The tendency toward division of labour by object was weaker for individuals than groups. Those who decided on the task division and allocation for the more integrated, less decomposable toy model alone tended to distribute their attention more equally between object-based and activity-based tasks. Across the entire experiment, groups chose a far greater number of object-based tasks than individuals.
The experiments also showed that it takes very little time (less than an hour) for groups to establish habitual working patterns that then self-replicate regardless of the given project’s demands. Indeed, we found that during the planning stage of session two, discussions in every single group initially focused on preserving the social structure established in the first session.
Of course, it is not news that teams tend to be communal creatures of habit whose inner workings are at least as much about social dynamics as about performance. However, a consequence of this is that established teams may gravitate more toward object-based division because it allows members greater control over the patterns of social interaction. It is easier to maintain a stable structure of sub-teams when different objects exist to which people can be assigned in order to preserve prior patterns of working together (and apart).
Activating Your Teams
But as we’ve seen, what’s good for a team’s comfort level may not be so from a performance perspective. When taking on new projects, it is useful for managers to remind their teams to consider multiple possibilities when dividing tasks. It doesn’t take a lot to get people to see past objects. In a follow-up experiment we conducted, simply inserting one-line descriptions of activities into the instructions was enough to tip individuals’ attention toward activity-based solutions.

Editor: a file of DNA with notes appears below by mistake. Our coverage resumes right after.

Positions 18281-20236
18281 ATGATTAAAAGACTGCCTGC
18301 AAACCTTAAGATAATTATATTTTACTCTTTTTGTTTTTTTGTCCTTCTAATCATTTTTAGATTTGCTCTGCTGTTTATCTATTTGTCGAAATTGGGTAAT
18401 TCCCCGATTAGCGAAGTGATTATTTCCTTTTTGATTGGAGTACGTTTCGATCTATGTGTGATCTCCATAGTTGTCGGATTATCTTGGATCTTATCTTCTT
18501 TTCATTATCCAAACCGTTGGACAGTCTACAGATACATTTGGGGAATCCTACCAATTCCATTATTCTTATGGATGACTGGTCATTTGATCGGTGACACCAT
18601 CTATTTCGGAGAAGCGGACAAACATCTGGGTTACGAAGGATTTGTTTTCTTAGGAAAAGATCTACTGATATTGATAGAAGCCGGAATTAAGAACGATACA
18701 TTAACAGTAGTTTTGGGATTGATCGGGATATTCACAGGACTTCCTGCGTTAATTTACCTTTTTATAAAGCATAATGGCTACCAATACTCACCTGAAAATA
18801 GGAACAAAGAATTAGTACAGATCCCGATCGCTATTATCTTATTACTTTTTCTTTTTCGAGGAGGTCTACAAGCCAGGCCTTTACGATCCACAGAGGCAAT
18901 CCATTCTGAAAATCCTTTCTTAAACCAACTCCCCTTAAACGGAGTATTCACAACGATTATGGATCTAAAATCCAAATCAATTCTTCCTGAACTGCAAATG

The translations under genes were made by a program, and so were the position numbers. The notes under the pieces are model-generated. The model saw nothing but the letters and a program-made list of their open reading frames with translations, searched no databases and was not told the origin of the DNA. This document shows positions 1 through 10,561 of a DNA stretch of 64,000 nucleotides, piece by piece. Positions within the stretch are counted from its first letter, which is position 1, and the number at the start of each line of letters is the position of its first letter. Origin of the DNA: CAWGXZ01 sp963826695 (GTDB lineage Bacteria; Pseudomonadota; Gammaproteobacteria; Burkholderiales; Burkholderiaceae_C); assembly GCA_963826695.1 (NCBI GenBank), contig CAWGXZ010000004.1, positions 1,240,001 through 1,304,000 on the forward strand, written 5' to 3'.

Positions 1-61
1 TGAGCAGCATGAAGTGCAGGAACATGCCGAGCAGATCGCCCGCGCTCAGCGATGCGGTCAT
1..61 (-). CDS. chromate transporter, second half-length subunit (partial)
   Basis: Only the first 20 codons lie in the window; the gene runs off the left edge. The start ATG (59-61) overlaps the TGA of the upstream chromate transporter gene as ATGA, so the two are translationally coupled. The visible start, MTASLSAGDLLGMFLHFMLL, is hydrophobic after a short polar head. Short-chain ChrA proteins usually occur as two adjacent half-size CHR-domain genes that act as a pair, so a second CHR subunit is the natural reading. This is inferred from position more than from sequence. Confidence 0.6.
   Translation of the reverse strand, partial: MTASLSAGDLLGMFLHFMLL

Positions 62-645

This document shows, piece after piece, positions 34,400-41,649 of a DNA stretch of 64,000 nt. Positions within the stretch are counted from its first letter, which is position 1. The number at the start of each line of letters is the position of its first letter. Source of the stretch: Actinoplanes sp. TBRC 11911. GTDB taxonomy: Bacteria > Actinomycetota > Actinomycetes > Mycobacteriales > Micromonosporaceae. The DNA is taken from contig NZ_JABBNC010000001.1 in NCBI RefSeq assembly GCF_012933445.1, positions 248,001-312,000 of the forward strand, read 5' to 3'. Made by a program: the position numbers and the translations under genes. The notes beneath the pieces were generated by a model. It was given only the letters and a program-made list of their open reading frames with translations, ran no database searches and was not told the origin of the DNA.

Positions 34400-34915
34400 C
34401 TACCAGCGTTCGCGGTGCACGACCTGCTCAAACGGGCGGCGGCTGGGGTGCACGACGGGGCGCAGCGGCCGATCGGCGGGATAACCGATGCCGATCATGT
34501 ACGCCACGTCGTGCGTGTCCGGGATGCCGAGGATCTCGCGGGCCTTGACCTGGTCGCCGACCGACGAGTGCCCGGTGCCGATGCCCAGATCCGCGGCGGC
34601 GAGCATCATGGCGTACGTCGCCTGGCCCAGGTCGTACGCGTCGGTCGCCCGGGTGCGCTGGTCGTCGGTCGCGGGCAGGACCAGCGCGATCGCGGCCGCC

These days, no one wants to be seen as a micromanager. However, this study implies that it would behoove leaders to take an interest in how, not just whether, their teams get the job done. When an old team meets a brand-new project, there could be problems as the tendency to divide by objects gets stronger the more set in their ways a team becomes. Assigning task division to a centralised agent who doesn’t share the history of the group may help to avoid this.
What It Means for Organisations
The choice between activity and object based division of labour arises at many levels in organisations and not just within work teams: for example, when deciding whether to form units by function (for example, R&D, sales, manufacturing) or by adopting a divisional structure (for example, units for household appliances, TVs).
It’s not that one method of dividing tasks is better than the other. Each has its advantages. Structuring by activity achieves economies of scale and experience that allow for a high degree of specialisation, whereas a focus on objects enables tight integration of all related activities that depend on each other– i.e. customisation. So if you have very little time to bring a complex niche product to market, the object-based approach may be better. If the need to scale up and cut costs arises, a switch to activity-based may be what the doctor ordered. The important thing is for leaders to become fluent in both approaches and make these choices with their eyes open.
Phanish Puranam is the Roland Berger Chair Professor of Strategy & Organisation Design at INSEAD.